Costplan notified Mears that they planned to visit the site for a pre-completion inspection, with the intention of certifying practical completion. Mears obtained an injunction to prevent Costplan certifying practical completion, pending the substantive dispute being resolved in the TCC.

Whilst Costplan accepted the fact that, under clause 6.2.1, a 3% reduction in room size was deemed to be a “material” variation so as to amount to a breach of contract,it argued that this did not of itself mean that the breach would be “material”so as to prevent practical completion from being certified.

What did the TCC decide?

Waksman J in the TCC disagreed with Mears and discharged the injunction. In a reserved judgment handed down on 7 December 2018  he distinguished “a material variation” from a “material breach”. The learned judge commented as follows:

“30. The deeming provision in Clause 6.2.1 is not surprising. It avoids, in one important area of the works, a dispute as to what deviation should be regarded as “material”. And it ties the areas down to those shown in the Building Documents. Materiality, therefore, whether deemed by Clause 6.2.1 or otherwise, goes to the extent of the variation which has occurred. Unless material “or substantial” any such variation does not amount to a breach. But if it does, the fact that there has been a material variation says nothing about the extent or importance of that breach to the Property or works as a whole.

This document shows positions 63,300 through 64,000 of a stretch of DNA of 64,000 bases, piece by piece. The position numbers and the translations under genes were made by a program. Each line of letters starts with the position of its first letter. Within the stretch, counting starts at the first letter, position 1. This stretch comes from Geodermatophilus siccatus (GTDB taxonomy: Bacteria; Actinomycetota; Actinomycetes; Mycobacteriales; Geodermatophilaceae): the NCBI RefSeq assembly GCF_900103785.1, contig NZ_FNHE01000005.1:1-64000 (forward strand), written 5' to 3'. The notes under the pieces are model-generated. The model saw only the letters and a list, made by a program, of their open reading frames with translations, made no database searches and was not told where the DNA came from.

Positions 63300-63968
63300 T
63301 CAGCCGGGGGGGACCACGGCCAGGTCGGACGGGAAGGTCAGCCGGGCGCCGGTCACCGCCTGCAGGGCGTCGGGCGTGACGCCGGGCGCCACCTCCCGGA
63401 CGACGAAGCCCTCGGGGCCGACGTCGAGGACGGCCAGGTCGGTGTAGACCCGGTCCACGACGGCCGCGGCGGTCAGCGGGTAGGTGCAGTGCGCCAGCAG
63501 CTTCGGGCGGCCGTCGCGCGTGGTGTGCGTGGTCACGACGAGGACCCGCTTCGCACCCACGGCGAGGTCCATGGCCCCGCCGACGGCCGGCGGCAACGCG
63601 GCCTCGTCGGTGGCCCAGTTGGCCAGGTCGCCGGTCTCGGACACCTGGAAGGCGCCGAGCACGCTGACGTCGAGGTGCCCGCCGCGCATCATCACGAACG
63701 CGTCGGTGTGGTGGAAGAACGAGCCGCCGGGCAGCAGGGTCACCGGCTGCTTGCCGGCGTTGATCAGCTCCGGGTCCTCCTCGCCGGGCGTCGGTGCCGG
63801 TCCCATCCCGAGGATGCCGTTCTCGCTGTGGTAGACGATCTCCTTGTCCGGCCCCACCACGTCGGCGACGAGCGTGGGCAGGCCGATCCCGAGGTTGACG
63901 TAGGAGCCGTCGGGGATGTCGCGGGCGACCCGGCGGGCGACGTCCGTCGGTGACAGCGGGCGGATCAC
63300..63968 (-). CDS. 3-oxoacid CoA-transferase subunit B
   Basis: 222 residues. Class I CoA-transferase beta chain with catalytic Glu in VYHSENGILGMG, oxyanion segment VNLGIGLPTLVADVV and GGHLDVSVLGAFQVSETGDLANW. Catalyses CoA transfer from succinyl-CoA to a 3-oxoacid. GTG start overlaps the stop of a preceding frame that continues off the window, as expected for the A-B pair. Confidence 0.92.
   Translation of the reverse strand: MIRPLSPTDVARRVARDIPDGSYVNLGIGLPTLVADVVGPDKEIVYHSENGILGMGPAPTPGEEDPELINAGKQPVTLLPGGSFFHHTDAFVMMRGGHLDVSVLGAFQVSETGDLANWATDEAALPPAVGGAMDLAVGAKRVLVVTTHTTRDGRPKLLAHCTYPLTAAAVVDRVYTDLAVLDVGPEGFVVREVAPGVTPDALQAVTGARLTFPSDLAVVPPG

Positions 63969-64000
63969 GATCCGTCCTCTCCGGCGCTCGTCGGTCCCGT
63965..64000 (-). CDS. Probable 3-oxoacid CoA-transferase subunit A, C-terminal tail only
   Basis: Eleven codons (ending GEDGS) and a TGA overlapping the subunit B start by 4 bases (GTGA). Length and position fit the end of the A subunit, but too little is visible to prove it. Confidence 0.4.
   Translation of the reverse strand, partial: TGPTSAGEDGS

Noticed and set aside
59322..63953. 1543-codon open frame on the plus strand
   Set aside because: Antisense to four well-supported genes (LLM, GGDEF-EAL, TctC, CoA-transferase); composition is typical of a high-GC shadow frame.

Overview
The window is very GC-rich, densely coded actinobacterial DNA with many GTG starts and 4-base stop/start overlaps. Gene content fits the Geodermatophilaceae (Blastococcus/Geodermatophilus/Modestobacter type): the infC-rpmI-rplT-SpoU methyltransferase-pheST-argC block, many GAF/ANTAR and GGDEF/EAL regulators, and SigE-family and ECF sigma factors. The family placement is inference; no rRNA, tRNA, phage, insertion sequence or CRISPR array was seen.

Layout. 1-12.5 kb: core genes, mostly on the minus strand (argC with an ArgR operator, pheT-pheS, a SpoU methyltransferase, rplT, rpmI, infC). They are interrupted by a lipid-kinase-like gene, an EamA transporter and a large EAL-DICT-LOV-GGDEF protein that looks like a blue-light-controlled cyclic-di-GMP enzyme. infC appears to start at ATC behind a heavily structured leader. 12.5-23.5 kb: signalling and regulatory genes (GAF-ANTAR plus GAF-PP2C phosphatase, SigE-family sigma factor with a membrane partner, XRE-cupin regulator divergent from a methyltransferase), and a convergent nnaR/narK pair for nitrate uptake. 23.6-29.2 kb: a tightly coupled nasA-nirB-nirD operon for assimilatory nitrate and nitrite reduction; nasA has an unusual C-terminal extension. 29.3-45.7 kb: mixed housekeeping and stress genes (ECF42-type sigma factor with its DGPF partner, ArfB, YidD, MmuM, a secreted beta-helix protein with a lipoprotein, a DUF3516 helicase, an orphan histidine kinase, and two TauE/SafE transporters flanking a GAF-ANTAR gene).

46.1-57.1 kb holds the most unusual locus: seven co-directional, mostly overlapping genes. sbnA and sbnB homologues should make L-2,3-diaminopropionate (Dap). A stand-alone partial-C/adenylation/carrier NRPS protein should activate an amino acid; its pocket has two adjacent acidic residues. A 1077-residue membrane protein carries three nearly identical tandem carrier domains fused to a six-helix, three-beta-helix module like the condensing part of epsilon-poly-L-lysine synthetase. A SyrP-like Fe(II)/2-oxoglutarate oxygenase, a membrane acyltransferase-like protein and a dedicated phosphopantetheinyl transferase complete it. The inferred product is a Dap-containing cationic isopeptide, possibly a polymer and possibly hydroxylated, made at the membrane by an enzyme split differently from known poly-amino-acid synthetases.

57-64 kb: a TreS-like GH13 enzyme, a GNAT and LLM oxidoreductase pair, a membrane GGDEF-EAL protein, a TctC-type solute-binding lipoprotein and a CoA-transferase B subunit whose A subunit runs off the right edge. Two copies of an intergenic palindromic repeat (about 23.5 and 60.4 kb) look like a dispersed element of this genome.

31. Accordingly, the fact that there is a material variation for the purposes of Clause 6.2.1 does not mean without more that the resulting breach is itself material or substantial. In contending that it does, it seems to me that Mears is eliding these two quite different concepts: (a) the scale of the variation and (b) the scale of any resultant breach.”

Waksman J also observed that it would be “commercially absurd” if any breach of the 3% threshold could entitle Mears to terminate the AFL and render practical completion impossible. Furthermore, he rejected Mears’ argument that practical completion was impossible because the defects could not be remedied.